Martin SFP BryantFounder
Martin Bryant is founder of Big Revolution, where he helps tech companies refine their proposition and positioning, and develops high-qualit Martin Bryant is founder of Big Revolution, where he helps tech companies refine their proposition and positioning, and develops high-quality, compelling content for them. He previously served in several roles at TNW, including Editor-in-Chief. He left the company in April 2016 for pastures new.
When UK mobile network O2 announced last week that they were ditching unlimited data deals, the outrage amongst the company’s customers was palpable. Now some of them have decided to do something about it.
A protest, called O2 Data Day, is being planned for 24 June, when the organisers hope that O2 customers will consume mobile data all day to show just how angry they are at the change.
One of the main supporters of the protest so far has been Cheshire-based Arron Hirst. “The general feeling on the whole matter is that O2 have been both hasty and unthoughtful in their decisions to introduce a cap onto their data plans.” Hirst, tells me. “While customers understand the network is buckling under the amount of users using data on the network, it begs the question why O2 can’t simply upgrade their networks to counterbalance demand.”
O2 Data Day was originally called for over the weekend by a Twitter user who has since renounced the plan, claiming it was a joke; he has also asked not to be named. Despite being rejected by its creator, the hashtag #O2DataDay was gaining momentum on Twitter yesterday, suggesting that the protest may go ahead anyway.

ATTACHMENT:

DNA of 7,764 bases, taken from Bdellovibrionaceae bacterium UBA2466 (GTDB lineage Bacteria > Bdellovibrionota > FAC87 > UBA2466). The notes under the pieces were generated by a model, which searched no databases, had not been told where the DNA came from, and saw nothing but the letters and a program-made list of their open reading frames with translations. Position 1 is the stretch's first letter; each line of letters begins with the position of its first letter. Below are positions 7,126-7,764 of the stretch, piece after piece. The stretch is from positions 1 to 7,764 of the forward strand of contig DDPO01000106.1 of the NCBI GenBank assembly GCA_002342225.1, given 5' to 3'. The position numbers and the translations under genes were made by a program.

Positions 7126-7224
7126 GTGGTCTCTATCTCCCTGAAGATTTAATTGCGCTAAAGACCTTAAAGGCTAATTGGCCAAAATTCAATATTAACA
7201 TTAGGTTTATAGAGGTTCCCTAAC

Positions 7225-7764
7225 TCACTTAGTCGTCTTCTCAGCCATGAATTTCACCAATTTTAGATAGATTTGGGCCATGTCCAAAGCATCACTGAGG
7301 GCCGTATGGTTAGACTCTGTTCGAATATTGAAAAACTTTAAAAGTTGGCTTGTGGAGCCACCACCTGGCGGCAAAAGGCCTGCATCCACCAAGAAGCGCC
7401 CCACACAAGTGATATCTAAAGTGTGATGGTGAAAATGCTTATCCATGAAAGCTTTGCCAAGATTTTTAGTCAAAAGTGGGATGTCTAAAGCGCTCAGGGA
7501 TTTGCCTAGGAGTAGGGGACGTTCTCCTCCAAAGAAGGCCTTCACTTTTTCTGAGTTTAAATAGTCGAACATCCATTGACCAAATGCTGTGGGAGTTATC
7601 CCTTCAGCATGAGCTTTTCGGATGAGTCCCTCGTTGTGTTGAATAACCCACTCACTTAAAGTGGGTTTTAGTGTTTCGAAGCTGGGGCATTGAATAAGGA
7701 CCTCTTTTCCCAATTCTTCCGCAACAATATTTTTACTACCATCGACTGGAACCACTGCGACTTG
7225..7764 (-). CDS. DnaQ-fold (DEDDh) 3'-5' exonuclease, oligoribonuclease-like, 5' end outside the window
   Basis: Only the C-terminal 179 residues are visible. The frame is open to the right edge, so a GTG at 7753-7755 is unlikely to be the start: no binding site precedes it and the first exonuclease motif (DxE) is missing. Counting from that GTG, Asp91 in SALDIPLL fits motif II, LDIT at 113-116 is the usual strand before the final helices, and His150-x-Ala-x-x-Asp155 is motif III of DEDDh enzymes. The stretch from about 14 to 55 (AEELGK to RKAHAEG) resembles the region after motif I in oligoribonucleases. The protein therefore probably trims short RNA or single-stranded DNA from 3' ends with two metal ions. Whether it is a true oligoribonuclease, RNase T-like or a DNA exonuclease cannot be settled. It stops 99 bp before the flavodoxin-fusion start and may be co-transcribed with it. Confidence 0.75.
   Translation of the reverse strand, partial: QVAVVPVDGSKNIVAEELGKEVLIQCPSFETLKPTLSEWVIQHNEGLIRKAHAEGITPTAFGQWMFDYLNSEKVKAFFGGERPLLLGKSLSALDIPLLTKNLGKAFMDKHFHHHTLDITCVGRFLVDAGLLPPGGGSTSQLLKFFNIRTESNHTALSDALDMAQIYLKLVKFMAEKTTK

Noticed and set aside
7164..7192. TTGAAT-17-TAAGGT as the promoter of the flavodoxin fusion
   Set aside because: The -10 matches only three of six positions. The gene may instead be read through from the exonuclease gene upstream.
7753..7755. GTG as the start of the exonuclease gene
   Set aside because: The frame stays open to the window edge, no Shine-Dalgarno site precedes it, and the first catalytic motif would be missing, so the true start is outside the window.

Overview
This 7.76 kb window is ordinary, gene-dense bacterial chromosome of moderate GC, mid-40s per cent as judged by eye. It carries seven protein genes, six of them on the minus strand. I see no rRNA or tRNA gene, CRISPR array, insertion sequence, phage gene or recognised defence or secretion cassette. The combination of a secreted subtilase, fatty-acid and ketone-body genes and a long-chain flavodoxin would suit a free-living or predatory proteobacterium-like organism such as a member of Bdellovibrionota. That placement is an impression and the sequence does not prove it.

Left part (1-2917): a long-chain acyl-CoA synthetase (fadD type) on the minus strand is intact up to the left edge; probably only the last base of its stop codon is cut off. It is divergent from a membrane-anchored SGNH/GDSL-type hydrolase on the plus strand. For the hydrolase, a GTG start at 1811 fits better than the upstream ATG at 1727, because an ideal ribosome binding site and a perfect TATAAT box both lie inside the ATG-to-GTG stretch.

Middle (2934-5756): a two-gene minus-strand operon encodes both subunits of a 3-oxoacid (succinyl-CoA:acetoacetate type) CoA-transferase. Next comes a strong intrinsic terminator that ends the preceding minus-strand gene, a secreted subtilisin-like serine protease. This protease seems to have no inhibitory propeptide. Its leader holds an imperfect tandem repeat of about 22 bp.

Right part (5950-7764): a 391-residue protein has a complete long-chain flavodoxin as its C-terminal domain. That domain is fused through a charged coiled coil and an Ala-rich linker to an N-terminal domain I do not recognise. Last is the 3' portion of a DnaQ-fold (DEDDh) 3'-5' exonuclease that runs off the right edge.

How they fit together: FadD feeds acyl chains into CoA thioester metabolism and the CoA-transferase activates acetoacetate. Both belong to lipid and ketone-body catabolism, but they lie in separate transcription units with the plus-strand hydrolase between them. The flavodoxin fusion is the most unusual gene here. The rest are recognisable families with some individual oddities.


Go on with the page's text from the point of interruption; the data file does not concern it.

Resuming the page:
Other Twitter users, however, are critical of the plan. A popular retweet this morning notes: “How bloody stupid can you get? To protest against new O2 tariffs, people are asked to bugger up network, thus proving O2’s point.”
Hirst, meanwhile, insists that the protest is not intended to bring down the O2 network. “If that happens as a side-effect of the hashtag it will only strengthen the point of the customer… As I understand it, the purpose of #O2DataDay and what it originally stood for, was to show O2 UK that customers have a voice and they won’t just sit down and take whatever tariffs O2 think we’ll sign up for, especially when referring to contract based tariffs.”
The protest is a move that mirrors a similar protest against AT&T in the USA last year which also started as a joke. ‘Operation Chokehold’ was a satirical idea suggested on Dan Lyons’ The Secret Diary of Steve Jobs blog. Some users took it seriously, however, and there were fears that AT&T’s network would be seriously affected. The carrier later claimed that the protest had “No impact”.
O2 Data Day isn’t planned to take place until 24 June. Even if it does continue to gain momentum, it may become pointless by then. As Hirst says, “Other UK networks are yet to show their hand on iPhone 4 tariffs – and who knows, all may still follow O2’s lead on introducing capped data, in which case #O2DataDay will become completely irrelevant.”
UPDATE: An O2 spokesperson sent us this statement, defending the company’s new data pricing.
“We’re introducing a more transparent way of charging our customers for data that reflects changes in people’s behaviour; a model where people who use the largest amounts of data will pay for it. Most people will pay the same and get a better service and experience.”
[Image credit: William Hook]
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